Sansa’s opportunity came more quickly than she would ever have expected.

“A royal wedding!” Sansa couldn’t believe it. They would all be going south to attend King Robert’s wedding feast. King Robert would be wedding Lady Margaery Tyrell to cement the alliance between House Baratheon and House Tyrell. During the war with the Lannisters, Lord Renly of Storm’s End had rallied House Tyrell to the Baratheon cause, and the added strength of the Tyrell forces had been instrumental in the defeat of the Lannister army. Sadly, Lord Renly had died in battle, but Sansa was sure he would be remembered in many songs and heroic tales.

Lord Stannis isn’t best pleased about the prospect of King Robert allying himself so thoroughly with the Tyrells. He hasn’t forgotten the siege of Storm’s End, wrote Jon in his last letter, and it made Sansa ask her father to tell her about the siege.

“I’d rather not tell you too much about such things,” her father said grimly, “you would understand if you had seen the men who survived it. They were starved near to death when I lifted the siege… Lord Stannis and his people had somehow survived on rats and boot leather until Ser Davos Seaworth managed to smuggle in a supply of food.”

Sansa imagined how awful it must be to experience something like that, eating disgusting rats, being able to see one’s bones through one’s skin, listening to one’s own stomach growl for hours on end, and gnawing on boot leather just to feel something between one’s teeth... She worked even harder on embroidering the handkerchief she intended to give to Lord Stannis when she thought of the siege, feeling that surely he deserved every kindness after having gone through such an ordeal -- even though it was years in the past now.

She was embroidering a handkerchief for Jon, too, to celebrate the fact that Lord Stannis had granted him a knighthood due to his valiant efforts in the war. She regretted how she had often treated him with indifference when they had been children, and she hoped her favour would indicate to him that she considered him a brother, despite his ignoble birth. Sansa did not know whether Jon had a sigil yet, but she decided to embroider a white direwolf with red eyes into Jon’s pocket square as a reference to Ghost. For Lord Stannis she was, of course, creating a very detailed image of a stag in reference to the Baratheon sigil.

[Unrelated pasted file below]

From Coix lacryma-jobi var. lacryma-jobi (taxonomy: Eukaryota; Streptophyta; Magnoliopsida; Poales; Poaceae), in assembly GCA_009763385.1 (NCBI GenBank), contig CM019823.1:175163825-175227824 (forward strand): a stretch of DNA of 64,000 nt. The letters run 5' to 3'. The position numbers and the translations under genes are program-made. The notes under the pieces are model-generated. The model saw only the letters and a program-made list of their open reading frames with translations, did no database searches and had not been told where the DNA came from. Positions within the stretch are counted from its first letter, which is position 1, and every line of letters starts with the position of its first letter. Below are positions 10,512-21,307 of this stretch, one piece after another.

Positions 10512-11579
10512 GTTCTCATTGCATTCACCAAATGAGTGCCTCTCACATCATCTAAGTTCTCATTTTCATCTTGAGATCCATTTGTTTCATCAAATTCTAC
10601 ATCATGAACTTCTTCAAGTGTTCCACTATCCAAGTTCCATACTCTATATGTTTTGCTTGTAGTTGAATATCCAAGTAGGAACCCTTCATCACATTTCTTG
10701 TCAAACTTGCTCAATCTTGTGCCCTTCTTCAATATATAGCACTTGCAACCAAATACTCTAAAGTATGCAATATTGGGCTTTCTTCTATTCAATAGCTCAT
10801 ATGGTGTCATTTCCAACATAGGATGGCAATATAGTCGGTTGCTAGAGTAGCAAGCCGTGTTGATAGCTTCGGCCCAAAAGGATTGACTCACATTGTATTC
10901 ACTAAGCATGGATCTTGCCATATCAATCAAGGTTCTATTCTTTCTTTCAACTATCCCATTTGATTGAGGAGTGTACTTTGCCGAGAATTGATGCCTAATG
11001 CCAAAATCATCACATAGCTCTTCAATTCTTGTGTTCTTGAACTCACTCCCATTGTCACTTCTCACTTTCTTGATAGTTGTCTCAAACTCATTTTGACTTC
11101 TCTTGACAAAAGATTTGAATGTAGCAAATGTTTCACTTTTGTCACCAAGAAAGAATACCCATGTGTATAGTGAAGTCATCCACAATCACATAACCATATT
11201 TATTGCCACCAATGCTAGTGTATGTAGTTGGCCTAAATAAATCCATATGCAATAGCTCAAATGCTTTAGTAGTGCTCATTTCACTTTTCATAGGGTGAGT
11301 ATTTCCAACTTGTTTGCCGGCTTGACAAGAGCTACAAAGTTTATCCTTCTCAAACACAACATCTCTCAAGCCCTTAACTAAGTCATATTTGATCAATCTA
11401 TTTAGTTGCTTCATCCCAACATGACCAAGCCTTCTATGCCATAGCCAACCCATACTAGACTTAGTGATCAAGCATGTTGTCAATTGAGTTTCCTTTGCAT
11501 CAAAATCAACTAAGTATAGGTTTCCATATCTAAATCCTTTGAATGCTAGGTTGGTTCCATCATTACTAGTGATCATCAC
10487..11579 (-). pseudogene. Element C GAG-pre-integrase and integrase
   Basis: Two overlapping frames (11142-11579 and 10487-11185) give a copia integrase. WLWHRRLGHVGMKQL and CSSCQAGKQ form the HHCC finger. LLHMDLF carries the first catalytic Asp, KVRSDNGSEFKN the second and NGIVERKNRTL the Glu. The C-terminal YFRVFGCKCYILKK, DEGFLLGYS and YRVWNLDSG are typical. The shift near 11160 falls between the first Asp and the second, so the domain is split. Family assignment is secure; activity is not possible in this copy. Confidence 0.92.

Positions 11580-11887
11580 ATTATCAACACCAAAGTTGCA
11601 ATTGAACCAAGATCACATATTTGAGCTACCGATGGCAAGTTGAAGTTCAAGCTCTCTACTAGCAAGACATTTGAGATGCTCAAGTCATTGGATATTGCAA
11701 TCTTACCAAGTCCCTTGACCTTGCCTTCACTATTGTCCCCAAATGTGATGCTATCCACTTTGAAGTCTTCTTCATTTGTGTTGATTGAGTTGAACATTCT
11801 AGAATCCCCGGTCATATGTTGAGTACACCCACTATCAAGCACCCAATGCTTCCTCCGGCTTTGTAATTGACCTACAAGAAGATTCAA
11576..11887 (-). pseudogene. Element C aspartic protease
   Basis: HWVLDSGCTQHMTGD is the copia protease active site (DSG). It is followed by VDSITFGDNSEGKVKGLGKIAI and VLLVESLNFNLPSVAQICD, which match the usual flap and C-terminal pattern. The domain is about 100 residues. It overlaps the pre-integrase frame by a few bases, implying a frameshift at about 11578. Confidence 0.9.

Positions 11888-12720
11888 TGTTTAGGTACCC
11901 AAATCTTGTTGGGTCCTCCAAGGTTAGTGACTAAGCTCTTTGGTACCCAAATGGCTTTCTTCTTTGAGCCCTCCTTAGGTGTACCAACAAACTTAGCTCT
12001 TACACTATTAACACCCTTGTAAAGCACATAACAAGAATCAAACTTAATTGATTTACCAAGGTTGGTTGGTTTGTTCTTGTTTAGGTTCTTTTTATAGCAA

“What are you working on?” her mother asked one evening on the road to King’s Landing. They had stopped for the night and Sansa was using the precious candlelight to finish the edge design on Stannis’ handkerchief.

“A small gift for Lord Stannis. I’ve made one for Ser Jon, too,” Sansa explained.

At the mention of Jon’s name her mother’s eyes went a little cold. “Perhaps you ought to save your favours for some of the more eligible men in King’s Landing,” her mother said a little coolly, “rather than waste them on a married lord and a bastard knight.”

Sansa frowned, but bowed her head. “They are not meant as anything but tokens of gratitude,” she tried to explain, feeling a little embarrassed.

Her mother’s expression softened a little at that. “Of course,” she said with her usual warmth, “and you are right to keep up with your sewing.” Her mother picked up a brush and started to run it through Sansa’s long hair. “You are sure to meet many young men of good standing at King Robert’s wedding feast. I have spoken to your father about it, and we agree that this will be a good opportunity to look around for a suitable match for you.”

Sansa hadn’t dared to hope that her father would agree to look for a match for her in the south, but now that her mother had confirmed it, she could hardly breathe in enough air to prevent herself from becoming dizzy. She might wed a southron lord! The south seemed a land of unlimited possibilities to her. It was not just the fashion, the exciting tourneys and feasts, or the more gentile manners of southron people that excited her, but also the variety of skills that could be learnt! She very much wanted to learn to play the high harp, but proper musicians rarely made it as far north as Winterfell, and she had sorely lacked for tutilige.

It took her a long time to fall asleep that night; her heart kept beating so fast and so loud that it kept her from being able to find peace.